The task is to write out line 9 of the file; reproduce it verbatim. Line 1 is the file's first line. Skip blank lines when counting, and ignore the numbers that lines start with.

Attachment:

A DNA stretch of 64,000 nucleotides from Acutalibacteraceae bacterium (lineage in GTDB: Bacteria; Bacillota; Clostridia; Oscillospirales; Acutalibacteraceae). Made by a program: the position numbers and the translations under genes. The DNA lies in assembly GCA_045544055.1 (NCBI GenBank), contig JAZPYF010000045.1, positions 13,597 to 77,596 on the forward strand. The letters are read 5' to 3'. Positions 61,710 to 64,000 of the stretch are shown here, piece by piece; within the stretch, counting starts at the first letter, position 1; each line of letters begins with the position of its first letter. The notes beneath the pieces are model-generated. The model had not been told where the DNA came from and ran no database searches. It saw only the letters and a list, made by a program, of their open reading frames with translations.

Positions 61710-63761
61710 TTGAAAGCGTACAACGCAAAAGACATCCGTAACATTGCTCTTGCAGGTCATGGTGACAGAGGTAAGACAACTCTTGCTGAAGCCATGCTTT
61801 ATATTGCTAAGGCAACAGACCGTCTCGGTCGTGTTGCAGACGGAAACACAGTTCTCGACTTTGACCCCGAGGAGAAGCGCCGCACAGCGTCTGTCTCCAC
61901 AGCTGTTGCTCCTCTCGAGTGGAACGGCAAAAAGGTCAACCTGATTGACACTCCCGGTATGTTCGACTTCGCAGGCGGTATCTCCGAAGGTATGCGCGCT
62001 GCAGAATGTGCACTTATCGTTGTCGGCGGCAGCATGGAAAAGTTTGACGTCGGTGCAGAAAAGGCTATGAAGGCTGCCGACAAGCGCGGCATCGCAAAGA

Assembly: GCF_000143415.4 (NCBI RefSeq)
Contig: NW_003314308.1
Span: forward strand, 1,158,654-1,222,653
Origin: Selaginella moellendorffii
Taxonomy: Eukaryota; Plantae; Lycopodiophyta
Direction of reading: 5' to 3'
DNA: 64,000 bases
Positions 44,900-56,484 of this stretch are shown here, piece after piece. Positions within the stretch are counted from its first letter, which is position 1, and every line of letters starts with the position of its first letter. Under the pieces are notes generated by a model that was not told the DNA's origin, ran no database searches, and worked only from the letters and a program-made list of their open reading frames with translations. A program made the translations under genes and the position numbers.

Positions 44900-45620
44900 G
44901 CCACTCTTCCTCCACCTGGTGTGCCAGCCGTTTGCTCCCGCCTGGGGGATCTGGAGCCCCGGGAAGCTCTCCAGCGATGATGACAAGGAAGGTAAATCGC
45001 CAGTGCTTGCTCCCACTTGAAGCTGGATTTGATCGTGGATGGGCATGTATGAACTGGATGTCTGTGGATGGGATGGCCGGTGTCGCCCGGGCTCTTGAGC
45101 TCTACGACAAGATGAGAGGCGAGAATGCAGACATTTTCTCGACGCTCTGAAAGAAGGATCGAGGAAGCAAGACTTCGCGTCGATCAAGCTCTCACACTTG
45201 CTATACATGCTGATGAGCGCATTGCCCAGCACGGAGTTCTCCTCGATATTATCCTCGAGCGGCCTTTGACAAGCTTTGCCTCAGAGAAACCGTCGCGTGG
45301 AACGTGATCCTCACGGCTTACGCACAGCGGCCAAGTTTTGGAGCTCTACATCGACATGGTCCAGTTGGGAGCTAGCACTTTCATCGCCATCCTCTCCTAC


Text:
Span: forward strand, 1,158,654-1,222,653